President Barack Obama has named two prominent appellate attorneys to fill long-standing vacancies on the U.S. Court of Appeals for the District of Columbia Circuit, the White House announced Monday.
Obama chose Srikanth Srinivasan, principal deputy solicitor general of the United States, and Caitlin Halligan, general counsel for the New York County District Attorney’s office.
“Caitlin Halligan and Sri Srinivasan are dedicated public servants who will bring their tremendous experience, intellect, and integrity to the U.S. Court of Appeals for the District of Columbia Circuit,” Obama said in a written statement. “Mr. Srinivasan will be a trailblazer and, like Ms. Halligan, will serve the court with distinction and excellence.”
This is Srinivasan’s second stint with the Solicitor General’s office. He first joined the office in 2002 as an assistant to the Solicitor General. Srinivasan subsequently returned to O’Melveny & Myers in Washington, where he was later named chair of the firm’s appellate practice group.
In an interview, Walter Dellinger, head of O’Melveny & Myers' Supreme Court and appellate practice clinic, said Srinivasan was a fine selection.
“What is striking about Sri is that he is always to open to persuasion,” Dellinger said. “He is a great listener and he has the intellect and the manner to effectively persuade others.”
Dellinger said that he could one day see Srinivasan sitting on the U.S. Supreme Court. He said Srinivasan is currently one of a handful of the best advocates before the court.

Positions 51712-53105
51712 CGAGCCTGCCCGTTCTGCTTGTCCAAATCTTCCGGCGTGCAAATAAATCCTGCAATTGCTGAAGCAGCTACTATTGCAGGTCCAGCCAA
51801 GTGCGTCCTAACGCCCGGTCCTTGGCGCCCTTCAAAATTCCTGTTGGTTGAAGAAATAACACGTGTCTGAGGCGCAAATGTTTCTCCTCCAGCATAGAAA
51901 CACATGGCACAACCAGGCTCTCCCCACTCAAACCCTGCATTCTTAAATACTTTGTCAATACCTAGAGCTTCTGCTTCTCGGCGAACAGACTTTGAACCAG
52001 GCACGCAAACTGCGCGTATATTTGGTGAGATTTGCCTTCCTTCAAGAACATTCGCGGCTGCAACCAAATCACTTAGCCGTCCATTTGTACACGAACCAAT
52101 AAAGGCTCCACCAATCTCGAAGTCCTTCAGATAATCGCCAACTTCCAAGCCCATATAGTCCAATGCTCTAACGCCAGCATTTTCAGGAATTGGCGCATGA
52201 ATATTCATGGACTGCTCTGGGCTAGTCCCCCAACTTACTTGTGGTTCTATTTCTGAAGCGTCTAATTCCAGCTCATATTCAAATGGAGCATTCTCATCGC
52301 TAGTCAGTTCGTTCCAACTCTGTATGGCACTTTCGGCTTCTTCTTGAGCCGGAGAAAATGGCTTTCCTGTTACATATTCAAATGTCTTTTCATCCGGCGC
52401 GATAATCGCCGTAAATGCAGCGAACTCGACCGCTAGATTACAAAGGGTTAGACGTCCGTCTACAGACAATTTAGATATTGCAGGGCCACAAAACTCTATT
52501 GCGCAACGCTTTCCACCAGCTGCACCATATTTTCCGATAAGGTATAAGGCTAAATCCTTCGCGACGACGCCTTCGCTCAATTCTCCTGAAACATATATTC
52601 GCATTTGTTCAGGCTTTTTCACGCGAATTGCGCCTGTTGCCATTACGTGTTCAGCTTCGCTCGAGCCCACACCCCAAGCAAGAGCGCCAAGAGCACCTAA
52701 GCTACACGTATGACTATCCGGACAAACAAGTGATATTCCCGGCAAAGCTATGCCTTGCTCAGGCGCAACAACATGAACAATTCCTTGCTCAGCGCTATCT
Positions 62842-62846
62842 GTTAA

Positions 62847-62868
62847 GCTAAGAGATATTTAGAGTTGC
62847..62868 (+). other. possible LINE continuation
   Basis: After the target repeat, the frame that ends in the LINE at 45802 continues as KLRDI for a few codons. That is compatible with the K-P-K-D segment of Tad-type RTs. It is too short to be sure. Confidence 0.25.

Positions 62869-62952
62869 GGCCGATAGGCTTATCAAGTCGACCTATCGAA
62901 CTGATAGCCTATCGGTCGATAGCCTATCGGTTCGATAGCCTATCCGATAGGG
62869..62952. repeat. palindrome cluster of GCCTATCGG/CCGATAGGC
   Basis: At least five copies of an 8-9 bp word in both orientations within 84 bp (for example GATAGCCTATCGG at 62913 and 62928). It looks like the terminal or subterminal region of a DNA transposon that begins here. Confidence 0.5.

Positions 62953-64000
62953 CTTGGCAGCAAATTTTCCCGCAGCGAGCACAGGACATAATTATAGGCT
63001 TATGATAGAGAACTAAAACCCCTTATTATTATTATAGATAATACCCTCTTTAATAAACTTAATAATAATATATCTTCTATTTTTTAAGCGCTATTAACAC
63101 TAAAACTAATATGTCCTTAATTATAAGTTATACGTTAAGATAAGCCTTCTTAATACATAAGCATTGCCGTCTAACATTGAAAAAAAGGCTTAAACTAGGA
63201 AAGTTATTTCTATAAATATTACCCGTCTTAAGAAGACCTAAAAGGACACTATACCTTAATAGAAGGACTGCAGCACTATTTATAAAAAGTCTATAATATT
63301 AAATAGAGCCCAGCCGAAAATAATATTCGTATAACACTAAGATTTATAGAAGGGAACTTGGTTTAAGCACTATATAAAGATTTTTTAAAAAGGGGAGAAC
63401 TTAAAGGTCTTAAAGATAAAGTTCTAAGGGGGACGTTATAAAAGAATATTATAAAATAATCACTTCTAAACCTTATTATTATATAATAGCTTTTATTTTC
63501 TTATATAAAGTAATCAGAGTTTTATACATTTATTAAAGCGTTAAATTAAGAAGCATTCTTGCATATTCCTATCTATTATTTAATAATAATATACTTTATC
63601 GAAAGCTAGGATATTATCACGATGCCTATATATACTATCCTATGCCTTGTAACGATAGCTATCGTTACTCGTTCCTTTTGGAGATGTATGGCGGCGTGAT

“He ought to have an easy road to confirmation,” Dellinger said.
Jonathan Hacker, chair of O’Melveny’s Supreme Court and appellate practice, echoed Dellinger’s sentiments.
“The president could not have nominated a better lawyer with greater character than Sri,” Hacker said. “He will be an excellent addition to the court.”
In his appearances before the Supreme Court, Srinivasan chalked up wins in Hertz Corp. v. Friend and Skilling v. US during the 2009 term.
For Halligan, this is her second time through the nomination process. Her first nomination to the D.C. Circuit bench was blocked in December 2011 by Senate Republicans. Halligan served as solicitor general of New York State from 2001 to 2006, where she oversaw a staff of about 50 attorneys. In 2007, she joined Weil, Gotshal & Manges, where she served as head of the firm’s appellate practice until she took her current post in 2010.
“I remain deeply disappointed that a minority of the United States Senate blocked Ms. Halligan’s nomination last year and urge her reconsideration, especially given her broad bipartisan support from the legal and law enforcement communities,” Obama said in the statement.
Photo by The National Law Journal's Diego M. Radzinschi.